Ben Phillimore, Tim Chambers, Emma Nye, Sofia Graca, Maise Al Bakir,
Kroopa Joshi, Andrew Furness, Assma Ben Aissa, Yien Ning Sophia Wong,
Andy Georgiou, Sergio Quezada, John A. Hartley, Helen L. Lowe, Javier Herrero, David Lawrence, Martin Hayward, Nikolaos Panagiotopoulos, Shyam
Kolvekar, Mary Falzon, Elaine Borg, Teresa Marafioti, Celia Simeon, Gemma
Hector, Amy Smith, Marie Aranda, Marco Novelli, Dahmane Oukrif, Sam M.
Janes, Ricky Thakrar, Martin Forster, Tanya Ahmad, Siow Ming Lee, Dionysis
Papadatos-Pastos, Dawn Carnell, Ruheena Mendes, Jeremy George, Neal
Navani, Asia Ahmed, Magali Taylor, Junaid Choudhary, Yvonne Summers,
Raffaele Califano, Paul Taylor, Rajesh Shah, Piotr Krysiak, Kendadai Rammohan, Eustace Fontaine, Richard Booton, Matthew Evison, Phil Crosbie, Stuart
Moss, Faiza Idries, Leena Joseph, Paul Bishop, Anshuman Chaturved, Anne
Marie Quinn, Helen Doran, Angela Leek, Phil Harrison, Katrina Moore, Rachael
Waddington, Juliette Novasio, Fiona Blackhall, Jane Rogan, Elaine Smith,
Caroline Dive, Jonathan Tugwood, Ged Brady, Dominic G. Rothwell, Francesca Chemi, Jackie Pierce, Sakshi Gulati, Babu Naidu, Gerald Langman,
Simon Trotter, Mary Bellamy, Hollie Bancroft, Amy Kerr, Salma Kadiri, Joanne
Webb, Gary Middleton, Madava Djearaman, Dean Fennell, Jacqui A. Shaw,
John Le Quesne, David Moore, Apostolos Nakas, Sridhar Rathinam, William
Monteiro, Hilary Marshall, Louise Nelson, Jonathan Bennett, Joan Riley, Lindsay Primrose, Luke Martinson, Girija Anand, Sajid Khan, Anita Amadi, Marianne Nicolson, Keith Kerr, Shirley Palmer, Hardy Remmen, Joy Miller, Keith
Buchan, Mahendran Chetty, Lesley Gomersall, Jason Lester, Alison Edwards,
Fiona Morgan, Haydn Adams, Helen Davies, Malgorzata Kornaszewska, Richard Attanoos, Sara Lock, Azmina Verjee, Mairead MacKenzie, Maggie Wilcox, Harriet Bell, Allan Hackshaw, Yenting Ngai, Sean Smith, Nicole Gower,
Christian Ottensmeier, Serena Chee, Benjamin Johnson, Aiman Alzetani, Emily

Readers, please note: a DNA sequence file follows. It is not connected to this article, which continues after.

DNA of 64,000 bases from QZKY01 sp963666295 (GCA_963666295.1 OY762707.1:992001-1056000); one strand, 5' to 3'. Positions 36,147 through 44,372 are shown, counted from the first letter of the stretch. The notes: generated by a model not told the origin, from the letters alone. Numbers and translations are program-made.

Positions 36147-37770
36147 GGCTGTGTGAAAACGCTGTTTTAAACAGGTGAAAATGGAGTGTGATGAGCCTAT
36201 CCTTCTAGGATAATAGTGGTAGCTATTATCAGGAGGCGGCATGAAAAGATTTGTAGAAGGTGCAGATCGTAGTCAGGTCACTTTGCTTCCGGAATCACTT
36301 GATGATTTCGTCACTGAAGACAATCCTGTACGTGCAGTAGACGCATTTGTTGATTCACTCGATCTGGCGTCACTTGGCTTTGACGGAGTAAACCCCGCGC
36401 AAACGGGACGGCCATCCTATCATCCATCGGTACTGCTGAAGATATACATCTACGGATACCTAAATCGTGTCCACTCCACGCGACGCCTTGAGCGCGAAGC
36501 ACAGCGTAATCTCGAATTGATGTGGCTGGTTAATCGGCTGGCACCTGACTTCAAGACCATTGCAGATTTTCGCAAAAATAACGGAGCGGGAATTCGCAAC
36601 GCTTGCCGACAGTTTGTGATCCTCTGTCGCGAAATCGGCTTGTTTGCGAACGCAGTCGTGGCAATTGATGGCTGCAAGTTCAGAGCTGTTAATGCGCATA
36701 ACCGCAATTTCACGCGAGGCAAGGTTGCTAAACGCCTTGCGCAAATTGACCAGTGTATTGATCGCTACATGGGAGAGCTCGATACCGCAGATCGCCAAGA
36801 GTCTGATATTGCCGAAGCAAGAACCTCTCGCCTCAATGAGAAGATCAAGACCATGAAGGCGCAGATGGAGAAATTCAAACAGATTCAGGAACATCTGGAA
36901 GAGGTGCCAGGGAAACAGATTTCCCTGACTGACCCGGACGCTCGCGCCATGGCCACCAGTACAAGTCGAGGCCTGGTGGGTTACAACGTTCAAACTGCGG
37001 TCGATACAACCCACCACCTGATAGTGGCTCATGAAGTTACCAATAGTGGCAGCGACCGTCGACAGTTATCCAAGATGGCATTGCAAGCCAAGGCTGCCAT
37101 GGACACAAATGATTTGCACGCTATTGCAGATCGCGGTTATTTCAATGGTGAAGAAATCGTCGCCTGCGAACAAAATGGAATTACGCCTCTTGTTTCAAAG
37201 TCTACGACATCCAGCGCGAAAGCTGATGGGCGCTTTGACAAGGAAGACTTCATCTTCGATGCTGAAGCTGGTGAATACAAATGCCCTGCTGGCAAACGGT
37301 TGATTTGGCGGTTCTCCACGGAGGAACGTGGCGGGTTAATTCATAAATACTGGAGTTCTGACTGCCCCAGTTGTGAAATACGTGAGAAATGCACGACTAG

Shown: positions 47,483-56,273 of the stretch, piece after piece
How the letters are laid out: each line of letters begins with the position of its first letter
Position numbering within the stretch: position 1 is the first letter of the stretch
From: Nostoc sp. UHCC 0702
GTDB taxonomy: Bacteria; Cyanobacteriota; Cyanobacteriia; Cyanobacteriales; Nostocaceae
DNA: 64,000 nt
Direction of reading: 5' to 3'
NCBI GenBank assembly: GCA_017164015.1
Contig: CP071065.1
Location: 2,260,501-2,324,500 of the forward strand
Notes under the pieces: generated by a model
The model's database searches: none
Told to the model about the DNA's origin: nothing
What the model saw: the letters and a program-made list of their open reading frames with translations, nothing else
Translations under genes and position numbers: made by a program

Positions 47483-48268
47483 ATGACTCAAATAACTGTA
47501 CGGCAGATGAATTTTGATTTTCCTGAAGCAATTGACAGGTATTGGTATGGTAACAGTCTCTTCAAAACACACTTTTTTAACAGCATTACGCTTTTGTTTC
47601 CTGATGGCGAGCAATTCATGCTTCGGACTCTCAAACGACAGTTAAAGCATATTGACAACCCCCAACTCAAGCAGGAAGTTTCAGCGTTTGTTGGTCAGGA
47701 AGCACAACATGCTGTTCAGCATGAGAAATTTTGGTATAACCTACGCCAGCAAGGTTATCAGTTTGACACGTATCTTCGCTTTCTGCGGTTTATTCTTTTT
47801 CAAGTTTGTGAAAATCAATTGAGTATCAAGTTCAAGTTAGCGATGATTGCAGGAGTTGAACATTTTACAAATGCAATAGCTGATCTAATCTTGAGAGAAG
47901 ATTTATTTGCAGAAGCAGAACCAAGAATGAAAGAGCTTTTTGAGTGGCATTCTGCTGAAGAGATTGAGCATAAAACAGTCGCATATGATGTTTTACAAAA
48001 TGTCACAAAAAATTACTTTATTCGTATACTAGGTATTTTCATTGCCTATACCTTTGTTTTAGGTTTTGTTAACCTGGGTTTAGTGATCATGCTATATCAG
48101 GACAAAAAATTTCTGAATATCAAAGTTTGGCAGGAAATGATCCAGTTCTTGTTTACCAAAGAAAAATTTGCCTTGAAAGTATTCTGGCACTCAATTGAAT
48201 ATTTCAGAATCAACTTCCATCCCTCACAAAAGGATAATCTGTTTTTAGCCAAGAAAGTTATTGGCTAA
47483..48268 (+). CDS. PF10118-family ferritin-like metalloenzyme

Shaw, Eric Lim, Paulo De Sousa, Monica Tavares Barbosa, Alex Bowman,
Simon Jordan, Alexandra Rice, Hilgardt Raubenheimer, Chiara Proli, Maria
Elena Cufari, John Carlo Ronquillo, Angela Kwayie, Harshil Bhayani, Morag
Hamilton, Yusura Bakar, Natalie Mensah, Lyn Ambrose, Anand Devaraj, Silviu
Buderi, Jonathan Finch, Leire Azcarate, Hema Chavan, Sophie Green, Hillaria
Mashinga, Andrew G. Nicholson, Kelvin Lau, Michael Sheaff, Peter Schmid,
John Conibear, Veni Ezhil, Babikir Ismail, Melanie Irvin-sellers, Vineet Prakash,
Peter Russell, Teresa Light, Tracey Horey, Sarah Danson, Jonathan Bury, John
Edwards, Jennifer Hill, Sue Matthews, Yota Kitsanta, Kim Suvarna, Patricia
Fisher, Allah Dino Keerio, Michael Shackcloth, John Gosney, Pieter Postmus,
Sarah Feeney, Julius Asante-Siaw, Hugo J.W.L. Aerts, Stefan Dentro, and
Christophe Dessimoz
AUTHOR CONTRIBUTIONS
N.M. jointly conceived the project, wrote LOHHLA code to perform allelespecific copy number, conducted bioinformatics analysis, supervised the
study, and wrote the manuscript. R.R. wrote LOHHLA code, conducted bioinformatics analysis, and wrote the manuscript. C.H. generated the PD-L1
immunohistochemistry data. A.J.R. performed fragment analysis to validate
LOHHLA. T.B.K.W., G.A.W., and N.J.B. helped with data analysis. S.V. performed DNA extraction. P.V.L. provided expertise in copy-number analysis.
J.H. provided data analysis support and supervision. C.S. jointly conceived
the project, supervised the study, and wrote the manuscript with N.M. and
R.R. All co-authors contributed to manuscript preparation and research
progress discussion.
ACKNOWLEDGMENTS
We thank the members of the TRACERx consortium for participating in this
study. The results published here are in part based upon data generated by
The Cancer Genome Atlas pilot project established by the NCI and the National
Human Genome Research Institute. The data were retrieved through database of Genotypes and Phenotypes (dbGaP) authorization (accession no.
phs000178.v9.p8). Information about TCGA and the investigators and institutions who constitute the TCGA research network can be found at https://
cancergenome.nih.gov/. N.M. receives funding from Cancer Research UK,
Rosetrees, and the University College London Hospitals Biomedical Research
Centre. T.B.K.W. is funded by the European Union Seventh Framework
Programme (FP7-People-2013-ITN) under grant agreement (2013)607722PloidyNet. P.V.L. is a Winton Group Leader in recognition of the Winton Charitable Foundation’s support towards the establishment of The Francis Crick
Institute. C.S. is Royal Society Napier Research Professor. This work was supported by the Francis Crick Institute that receives its core funding from Cancer
Research UK (FC001169, FC001202), the UK Medical Research Council
(FC001169, FC001202), and the Wellcome Trust (FC001169, FC001202).